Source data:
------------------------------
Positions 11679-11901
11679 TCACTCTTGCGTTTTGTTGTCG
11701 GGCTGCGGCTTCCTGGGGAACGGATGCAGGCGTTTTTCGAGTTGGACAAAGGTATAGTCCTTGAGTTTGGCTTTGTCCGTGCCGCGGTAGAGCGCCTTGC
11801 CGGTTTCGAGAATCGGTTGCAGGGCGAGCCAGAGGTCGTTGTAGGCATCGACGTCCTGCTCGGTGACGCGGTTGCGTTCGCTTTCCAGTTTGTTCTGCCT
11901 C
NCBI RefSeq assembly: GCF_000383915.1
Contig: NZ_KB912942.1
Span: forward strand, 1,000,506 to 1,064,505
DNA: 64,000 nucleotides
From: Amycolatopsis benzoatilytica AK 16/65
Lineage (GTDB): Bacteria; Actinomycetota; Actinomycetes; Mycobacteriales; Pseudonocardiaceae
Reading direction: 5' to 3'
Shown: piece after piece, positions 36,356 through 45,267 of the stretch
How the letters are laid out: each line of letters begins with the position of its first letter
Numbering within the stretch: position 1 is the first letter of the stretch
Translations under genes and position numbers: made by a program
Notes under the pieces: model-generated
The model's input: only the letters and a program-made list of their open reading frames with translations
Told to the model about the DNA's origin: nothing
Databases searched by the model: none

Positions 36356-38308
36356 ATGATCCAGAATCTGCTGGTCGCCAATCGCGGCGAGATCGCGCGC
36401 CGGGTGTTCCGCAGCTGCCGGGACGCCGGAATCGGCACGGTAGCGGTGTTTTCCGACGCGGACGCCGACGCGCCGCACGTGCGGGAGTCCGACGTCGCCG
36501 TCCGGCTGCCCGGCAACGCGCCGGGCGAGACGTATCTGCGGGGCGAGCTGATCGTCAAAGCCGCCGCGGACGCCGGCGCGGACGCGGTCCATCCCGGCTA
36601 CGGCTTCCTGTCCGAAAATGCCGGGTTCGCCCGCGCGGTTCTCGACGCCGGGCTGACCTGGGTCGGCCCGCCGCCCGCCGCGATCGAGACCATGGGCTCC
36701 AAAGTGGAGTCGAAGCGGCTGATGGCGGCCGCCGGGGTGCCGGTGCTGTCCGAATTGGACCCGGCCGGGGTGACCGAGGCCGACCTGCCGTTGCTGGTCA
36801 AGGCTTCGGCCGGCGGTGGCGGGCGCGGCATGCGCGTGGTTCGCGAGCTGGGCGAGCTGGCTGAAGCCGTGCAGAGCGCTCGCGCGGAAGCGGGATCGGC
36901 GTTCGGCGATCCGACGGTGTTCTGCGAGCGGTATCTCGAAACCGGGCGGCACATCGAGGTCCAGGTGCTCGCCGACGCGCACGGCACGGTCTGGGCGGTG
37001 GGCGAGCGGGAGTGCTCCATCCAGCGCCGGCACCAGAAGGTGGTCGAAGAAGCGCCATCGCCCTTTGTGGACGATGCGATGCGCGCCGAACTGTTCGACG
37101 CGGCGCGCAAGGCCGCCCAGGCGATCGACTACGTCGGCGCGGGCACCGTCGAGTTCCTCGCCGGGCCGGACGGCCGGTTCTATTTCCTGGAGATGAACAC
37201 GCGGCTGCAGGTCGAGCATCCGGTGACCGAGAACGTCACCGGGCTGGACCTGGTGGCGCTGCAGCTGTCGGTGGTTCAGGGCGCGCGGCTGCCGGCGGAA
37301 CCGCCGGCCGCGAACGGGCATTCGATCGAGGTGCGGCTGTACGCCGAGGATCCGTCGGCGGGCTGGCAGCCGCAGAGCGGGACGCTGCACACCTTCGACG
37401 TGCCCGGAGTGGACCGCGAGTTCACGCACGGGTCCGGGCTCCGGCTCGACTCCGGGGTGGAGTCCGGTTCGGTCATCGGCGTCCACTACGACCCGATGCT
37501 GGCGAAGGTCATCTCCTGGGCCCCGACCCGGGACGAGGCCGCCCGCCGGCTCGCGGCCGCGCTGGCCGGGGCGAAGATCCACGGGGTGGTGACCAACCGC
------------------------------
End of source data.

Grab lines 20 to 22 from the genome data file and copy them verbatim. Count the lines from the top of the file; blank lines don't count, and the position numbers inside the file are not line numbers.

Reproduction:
Databases searched by the model: none

Positions 36356-38308
36356 ATGATCCAGAATCTGCTGGTCGCCAATCGCGGCGAGATCGCGCGC